Of course, the crucial difference between then and now is that the progress which has been achieved in eliminating non-tariff barriers does not automatically disappear as soon as the UK leaves the EU. Indeed, from a domestic regulatory perspective, the European Union (Withdrawal) Bill aims to domesticate all existing EU regulatory requirements as a matter of UK law. But two things are not clear from Labour’s proposals today. Firstly, how will the current system of rules be made to operate if the UK is not part of the wider European administrative and judicial landscape which makes existing Single Market rules actually work in practice? Secondly, to what extent can or will UK regulatory policy diverge under a Labour Government?

In his speech, Jeremy Corbyn referred to “staying close” to the EU and to continue to support EU agencies with regulatory tasks including the European Food Safety Authority and the European Chemicals Agency. But even the three European Free Trade Association (EFTA) states that join in the Single Market through the European Economic Area agreement have limited direct participation in the work of European agencies. Their representatives do not form part of the management boards of the agencies. The UK could hardly get a better deal on EU agencies while staying outside the Single Market than Norway which participates in the Single Market.

The Labour leader was also keen to assert that his proposals on a Customs Union would not see a hard border on the island of Ireland. However, it is regulatory alignment that is as much an issue for the border in Ireland as the elimination of tariffs. Arguably there is more reason to have a frontier control to ensure the physical security of the European market than there is to ensure the collection of tariffs on the import of goods onto the island of Ireland. Again, it is unclear why Labour is focusing on a Customs Union at the expense of the continued elimination of non-tariff barriers to trade through the Single Market.

If we step back from the specifics of Brexit and look at the wider international landscape, the vast majority of regional trade agreements that are notified to the World Trade Organization are regional Free Trade deals rather than Customs Unions. These Free Trade arrangements do the same work in eliminating tariffs in trade in goods between participating members but leave those states free to control their trade policies with non-members. As tariffs are reduced, it becomes more and more obvious that the big issues are around regulatory alignment and regulatory cooperation. Pursuit of a Customs Union on its own is simply not a strategy pursued by the world’s major trading nations.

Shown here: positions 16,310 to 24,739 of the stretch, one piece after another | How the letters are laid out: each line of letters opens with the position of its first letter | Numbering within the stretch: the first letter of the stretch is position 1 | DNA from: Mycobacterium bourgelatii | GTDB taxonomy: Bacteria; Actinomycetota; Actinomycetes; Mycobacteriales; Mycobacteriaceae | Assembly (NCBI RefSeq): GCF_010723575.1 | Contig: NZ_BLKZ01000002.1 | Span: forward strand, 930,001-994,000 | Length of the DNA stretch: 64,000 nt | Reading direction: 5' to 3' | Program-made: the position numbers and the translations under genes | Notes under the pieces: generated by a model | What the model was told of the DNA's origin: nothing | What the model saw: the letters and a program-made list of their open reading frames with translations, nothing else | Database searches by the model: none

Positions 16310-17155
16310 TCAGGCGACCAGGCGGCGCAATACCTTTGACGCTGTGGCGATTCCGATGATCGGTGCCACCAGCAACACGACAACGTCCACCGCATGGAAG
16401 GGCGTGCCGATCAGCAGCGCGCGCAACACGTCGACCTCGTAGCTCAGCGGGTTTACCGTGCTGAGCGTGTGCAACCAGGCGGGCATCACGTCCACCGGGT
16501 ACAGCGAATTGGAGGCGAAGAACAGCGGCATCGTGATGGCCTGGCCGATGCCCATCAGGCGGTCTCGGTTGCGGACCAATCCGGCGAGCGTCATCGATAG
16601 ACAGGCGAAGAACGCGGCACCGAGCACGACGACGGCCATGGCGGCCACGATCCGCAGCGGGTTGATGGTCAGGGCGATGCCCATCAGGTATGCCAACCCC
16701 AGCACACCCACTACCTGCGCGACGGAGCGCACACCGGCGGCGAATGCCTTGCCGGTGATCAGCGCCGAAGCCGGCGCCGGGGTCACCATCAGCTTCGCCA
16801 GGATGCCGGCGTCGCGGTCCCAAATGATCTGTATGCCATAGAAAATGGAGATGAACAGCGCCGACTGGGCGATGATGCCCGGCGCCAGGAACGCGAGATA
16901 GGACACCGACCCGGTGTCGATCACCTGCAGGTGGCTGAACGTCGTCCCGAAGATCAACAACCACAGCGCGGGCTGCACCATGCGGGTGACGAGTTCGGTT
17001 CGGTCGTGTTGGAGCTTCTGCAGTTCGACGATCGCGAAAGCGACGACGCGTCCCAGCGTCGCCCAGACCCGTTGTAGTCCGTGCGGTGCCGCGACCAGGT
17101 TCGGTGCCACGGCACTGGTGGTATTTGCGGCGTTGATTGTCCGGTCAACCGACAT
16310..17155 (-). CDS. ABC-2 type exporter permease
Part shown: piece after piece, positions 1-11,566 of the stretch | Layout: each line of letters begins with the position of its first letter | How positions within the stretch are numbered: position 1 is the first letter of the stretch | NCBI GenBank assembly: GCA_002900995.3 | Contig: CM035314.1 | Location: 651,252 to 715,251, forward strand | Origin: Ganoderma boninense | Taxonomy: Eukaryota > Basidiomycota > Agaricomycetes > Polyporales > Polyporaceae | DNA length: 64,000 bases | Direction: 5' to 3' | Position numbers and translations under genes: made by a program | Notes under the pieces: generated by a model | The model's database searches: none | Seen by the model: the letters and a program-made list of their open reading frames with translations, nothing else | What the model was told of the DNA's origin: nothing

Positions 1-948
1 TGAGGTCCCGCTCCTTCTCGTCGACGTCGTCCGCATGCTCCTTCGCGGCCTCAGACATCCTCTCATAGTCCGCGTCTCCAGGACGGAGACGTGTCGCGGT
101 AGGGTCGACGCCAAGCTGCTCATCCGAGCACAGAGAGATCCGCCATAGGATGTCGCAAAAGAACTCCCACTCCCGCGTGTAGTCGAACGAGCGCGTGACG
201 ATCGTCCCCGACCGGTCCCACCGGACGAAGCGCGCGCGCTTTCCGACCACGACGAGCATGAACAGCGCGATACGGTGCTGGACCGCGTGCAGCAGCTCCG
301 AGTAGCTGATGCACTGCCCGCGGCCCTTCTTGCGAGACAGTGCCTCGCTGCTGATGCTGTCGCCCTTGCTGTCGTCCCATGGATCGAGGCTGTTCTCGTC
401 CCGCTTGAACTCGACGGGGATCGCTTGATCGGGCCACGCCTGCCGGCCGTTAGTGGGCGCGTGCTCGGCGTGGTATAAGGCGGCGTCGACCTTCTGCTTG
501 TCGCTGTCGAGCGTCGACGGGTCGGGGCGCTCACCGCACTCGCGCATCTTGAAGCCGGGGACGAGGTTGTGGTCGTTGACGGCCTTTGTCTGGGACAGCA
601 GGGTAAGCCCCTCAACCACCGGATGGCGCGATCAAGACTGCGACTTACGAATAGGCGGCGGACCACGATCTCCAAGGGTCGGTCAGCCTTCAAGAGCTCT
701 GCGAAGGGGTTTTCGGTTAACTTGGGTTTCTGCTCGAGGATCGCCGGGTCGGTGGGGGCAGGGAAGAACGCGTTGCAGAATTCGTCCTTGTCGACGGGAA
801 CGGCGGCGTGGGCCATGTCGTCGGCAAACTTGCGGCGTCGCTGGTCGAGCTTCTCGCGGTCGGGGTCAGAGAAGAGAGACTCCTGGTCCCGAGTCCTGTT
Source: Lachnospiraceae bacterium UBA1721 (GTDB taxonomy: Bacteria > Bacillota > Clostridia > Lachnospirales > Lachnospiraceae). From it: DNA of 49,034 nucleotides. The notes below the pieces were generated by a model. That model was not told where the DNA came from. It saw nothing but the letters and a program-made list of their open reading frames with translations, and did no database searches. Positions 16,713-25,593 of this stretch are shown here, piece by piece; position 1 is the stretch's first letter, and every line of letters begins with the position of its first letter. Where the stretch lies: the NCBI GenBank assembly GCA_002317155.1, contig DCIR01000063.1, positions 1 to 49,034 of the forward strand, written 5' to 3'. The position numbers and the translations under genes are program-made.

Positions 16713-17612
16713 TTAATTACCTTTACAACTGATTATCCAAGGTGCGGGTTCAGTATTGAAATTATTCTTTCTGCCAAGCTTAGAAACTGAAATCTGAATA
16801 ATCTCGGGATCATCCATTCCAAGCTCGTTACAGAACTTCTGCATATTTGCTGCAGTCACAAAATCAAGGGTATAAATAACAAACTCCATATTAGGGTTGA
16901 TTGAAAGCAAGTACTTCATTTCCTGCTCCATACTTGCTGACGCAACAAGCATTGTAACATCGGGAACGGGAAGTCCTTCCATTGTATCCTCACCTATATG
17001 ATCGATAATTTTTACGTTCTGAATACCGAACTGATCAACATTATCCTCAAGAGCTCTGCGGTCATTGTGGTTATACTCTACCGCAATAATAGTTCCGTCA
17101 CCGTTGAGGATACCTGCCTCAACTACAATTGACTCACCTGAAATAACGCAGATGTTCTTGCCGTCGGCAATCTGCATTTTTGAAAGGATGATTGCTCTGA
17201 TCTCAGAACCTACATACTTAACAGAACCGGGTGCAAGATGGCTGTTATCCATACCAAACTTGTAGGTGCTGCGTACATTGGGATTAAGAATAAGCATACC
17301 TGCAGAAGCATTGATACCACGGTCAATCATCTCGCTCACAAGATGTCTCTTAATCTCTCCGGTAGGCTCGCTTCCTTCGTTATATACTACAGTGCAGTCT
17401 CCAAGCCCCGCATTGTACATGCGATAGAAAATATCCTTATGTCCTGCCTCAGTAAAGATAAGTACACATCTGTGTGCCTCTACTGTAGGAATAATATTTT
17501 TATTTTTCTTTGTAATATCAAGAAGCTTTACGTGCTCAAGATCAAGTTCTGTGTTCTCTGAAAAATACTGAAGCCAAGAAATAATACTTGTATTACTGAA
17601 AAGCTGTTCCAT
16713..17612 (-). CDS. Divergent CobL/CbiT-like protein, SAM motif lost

In the end it is difficult to see how a Labour Government can credibly pursue a UK-EU Customs Union without at the same time having an arrangement with the EU on alignment of UK regulatory policy. After all, there is little point giving non-UK/EU goods the benefit of free circulation in a UK/EU market if in practice, non-tariff barriers impede their cross-border movement. Indeed, the success of the EU’s external trade policy – the free trade agreements with which a Labour Government would be aligned in a UK-EU Customs Union – is wholly predicated on the capacity of those goods to move freely in the market once they comply with common EU regulatory norms.

Today’s speech is more about trying to define a Labour Brexit that is different from a Conservative Brexit. In that respect there is a clear divide between a UK in a Customs Union and a UK that pursues a Free Trade model. But neither approach solves the border issues on the island of Ireland. And a Customs Union without barrier-free movements of goods and services is just a description of what a Labour Government under Harold Wilson inherited in 1974.  If Labour is to avoid accusations that it is trying to turn back time while lip-syncing its way through difficult discussions about the Single Market it is going to have to do more than pin its hopes on a UK-EU Customs Union.